An extremely limited understanding of the roles that men play in society – which for Diane Abbott is apparently either gang members in Hackney or traders in the City, with nary a fella in between – should disqualify you from pretending to say anything useful about issues relating to men. There are specific issues for working class men which are related to the impact of globalisation & immigration on unskilled labour, but those issues also apply to women with the same skill sets. If demand is increasing for employees in the service sector (which is a big ‘if’) our politicians need to stop banging on about how apprenticeships and big factories are what we need for our young men, and start saying that there’s nothing wrong with men being secretaries. If they don’t, we’re going to continue seeing people with limited viewpoints banging on about a crisis of masculinity year after year.

Shilling for Shale

September 26, 2011

Economic blogger Tim Worstall has been getting very excited about shale gas. Cuadrilla Energy, a company set up to explore for unconventional gas in the UK, are reporting the discovery of 200 trillion cubic feet of the stuff under Lancashire. Tim is positively cock-a-hoop at the prospect of sufficient reserves of fossil fuels to allow us to without ‘damn windmills’ entirely.

I read Tim’s blog on a regular basis, for its amusing deconstruction of left-wing economic tropes, and I am disappointed that Tim hasn’t applied his usual economic rigour here. Shale gas appears to have become something of a magic bullet for certain sections of the Right, but as Tim would normally be the first to say, if your magic bullet is made of platinum and a thousand regular bullets do the same job, it’s probably not worth bothering with.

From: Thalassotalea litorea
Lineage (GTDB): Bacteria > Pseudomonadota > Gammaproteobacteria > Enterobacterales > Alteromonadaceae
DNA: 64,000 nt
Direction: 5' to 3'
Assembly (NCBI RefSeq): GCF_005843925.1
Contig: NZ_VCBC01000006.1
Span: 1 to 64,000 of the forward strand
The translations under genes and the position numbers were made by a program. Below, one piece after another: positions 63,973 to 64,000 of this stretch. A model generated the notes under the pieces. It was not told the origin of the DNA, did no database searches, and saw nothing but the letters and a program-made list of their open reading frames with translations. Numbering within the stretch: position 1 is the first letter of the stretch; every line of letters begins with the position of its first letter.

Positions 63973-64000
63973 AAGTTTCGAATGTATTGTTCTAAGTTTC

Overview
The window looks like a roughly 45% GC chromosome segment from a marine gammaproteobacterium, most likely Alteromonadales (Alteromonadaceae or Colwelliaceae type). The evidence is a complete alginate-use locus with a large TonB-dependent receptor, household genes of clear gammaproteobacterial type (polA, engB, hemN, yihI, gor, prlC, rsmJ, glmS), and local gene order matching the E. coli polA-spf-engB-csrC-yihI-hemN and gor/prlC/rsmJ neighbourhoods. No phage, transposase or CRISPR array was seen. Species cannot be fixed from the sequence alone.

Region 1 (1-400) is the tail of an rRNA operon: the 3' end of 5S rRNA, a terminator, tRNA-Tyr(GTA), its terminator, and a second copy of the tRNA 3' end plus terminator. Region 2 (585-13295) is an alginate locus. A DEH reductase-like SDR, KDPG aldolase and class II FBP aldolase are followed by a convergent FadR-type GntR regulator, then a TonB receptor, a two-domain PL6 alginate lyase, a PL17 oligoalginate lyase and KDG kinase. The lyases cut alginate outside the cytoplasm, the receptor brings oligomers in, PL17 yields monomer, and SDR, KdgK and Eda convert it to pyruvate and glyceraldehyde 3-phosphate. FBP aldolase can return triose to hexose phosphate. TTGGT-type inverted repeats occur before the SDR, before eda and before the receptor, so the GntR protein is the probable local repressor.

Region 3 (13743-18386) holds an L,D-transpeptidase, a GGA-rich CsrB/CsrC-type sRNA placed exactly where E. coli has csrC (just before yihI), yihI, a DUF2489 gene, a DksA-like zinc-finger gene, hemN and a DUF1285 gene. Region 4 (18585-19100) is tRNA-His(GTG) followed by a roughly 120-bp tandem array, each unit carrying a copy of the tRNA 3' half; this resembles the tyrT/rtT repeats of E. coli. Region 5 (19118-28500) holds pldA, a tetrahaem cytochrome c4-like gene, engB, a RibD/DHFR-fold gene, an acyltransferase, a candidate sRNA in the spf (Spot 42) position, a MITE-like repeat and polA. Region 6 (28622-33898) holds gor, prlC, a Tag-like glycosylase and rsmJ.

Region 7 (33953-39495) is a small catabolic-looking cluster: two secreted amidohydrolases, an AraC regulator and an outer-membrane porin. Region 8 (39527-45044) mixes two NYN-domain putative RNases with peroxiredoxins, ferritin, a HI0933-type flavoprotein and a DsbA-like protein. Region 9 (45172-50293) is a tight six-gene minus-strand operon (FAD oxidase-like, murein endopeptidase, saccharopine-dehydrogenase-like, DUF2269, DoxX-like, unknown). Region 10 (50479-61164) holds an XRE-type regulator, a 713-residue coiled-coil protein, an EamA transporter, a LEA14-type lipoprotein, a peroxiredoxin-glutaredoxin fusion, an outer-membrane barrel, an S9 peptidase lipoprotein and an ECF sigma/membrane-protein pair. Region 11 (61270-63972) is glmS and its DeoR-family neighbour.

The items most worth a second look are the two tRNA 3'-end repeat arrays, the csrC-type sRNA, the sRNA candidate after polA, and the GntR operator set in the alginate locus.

Tim appears to be putting himself in a box with some rather mad fellow travellers, like James Delingpole and Christopher Booker, perhaps to get a similar Telegraph gig. Let me try to summarise this shared position:

  • Renewables are bad, because they require space in a countryside that must be locked into a sepia-tinted version of the 1950s for the rest of time, are very clearly associated with hippies and filthy left-wingers, and above all are expensive. Tim is currently only espousing the last of these points.
  • A far better way of securing our energy sources is to rely on unsubsidised fossil fuels, which human ingenuity will guarantee cheap and plentiful supplies of for the foreseeable future.

It’s this question of cost that’s at the heart of the current debate, and rightly so – we need to decarbonise our economy, but we need to do it in the most cost-effective way possible. The key question, therefore, is how much shale gas actually costs, rather than how much Tim, James and Christopher think it costs.